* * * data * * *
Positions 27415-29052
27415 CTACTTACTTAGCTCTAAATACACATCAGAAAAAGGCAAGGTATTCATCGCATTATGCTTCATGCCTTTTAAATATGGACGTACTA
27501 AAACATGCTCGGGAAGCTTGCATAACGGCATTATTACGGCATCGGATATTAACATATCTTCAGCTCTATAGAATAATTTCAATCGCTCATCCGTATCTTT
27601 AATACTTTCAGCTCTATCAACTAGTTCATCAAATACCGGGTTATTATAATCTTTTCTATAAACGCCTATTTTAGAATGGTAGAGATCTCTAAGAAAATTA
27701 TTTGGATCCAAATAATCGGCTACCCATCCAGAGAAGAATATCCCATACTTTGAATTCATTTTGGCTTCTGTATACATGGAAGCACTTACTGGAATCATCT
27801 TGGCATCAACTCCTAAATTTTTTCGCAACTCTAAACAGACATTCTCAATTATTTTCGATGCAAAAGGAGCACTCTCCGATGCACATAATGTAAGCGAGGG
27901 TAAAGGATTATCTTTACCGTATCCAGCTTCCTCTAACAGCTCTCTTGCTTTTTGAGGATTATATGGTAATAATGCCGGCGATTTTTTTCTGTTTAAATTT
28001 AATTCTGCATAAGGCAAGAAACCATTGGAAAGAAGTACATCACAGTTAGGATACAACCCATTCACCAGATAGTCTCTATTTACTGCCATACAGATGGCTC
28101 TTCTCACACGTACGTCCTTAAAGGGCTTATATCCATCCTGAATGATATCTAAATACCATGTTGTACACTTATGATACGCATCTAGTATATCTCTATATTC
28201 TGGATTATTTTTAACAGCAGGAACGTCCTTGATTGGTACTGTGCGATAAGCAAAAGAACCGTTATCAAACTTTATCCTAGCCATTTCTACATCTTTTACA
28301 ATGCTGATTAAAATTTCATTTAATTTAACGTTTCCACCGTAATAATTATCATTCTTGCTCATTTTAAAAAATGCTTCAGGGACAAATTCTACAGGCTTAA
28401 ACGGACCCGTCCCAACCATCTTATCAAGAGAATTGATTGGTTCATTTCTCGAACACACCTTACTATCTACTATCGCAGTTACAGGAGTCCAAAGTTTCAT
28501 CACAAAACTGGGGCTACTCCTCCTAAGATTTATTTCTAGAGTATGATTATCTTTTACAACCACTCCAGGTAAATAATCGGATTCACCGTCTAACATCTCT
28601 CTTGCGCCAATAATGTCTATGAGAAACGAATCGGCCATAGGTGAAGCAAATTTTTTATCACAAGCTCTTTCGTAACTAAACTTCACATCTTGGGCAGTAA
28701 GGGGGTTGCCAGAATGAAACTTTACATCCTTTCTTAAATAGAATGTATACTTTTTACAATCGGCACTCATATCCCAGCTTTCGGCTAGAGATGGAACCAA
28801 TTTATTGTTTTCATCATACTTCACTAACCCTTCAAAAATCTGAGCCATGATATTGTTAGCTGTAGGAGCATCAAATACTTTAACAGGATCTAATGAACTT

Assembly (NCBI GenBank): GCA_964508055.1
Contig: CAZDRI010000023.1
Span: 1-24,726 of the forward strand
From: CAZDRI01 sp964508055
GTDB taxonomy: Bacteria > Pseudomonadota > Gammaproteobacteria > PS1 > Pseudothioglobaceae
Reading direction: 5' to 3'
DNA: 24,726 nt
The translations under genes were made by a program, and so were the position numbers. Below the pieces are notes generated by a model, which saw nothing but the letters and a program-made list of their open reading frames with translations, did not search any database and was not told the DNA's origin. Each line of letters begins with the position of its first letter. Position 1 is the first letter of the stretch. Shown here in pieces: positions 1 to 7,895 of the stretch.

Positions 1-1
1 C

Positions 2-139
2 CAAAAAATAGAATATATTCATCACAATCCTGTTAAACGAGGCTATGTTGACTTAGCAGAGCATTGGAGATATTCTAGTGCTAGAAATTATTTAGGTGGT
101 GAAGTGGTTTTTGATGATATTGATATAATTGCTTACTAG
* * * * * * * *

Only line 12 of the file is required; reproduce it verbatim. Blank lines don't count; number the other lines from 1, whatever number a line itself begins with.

28401 ACGGACCCGTCCCAACCATCTTATCAAGAGAATTGATTGGTTCATTTCTCGAACACACCTTACTATCTACTATCGCAGTTACAGGAGTCCAAAGTTTCAT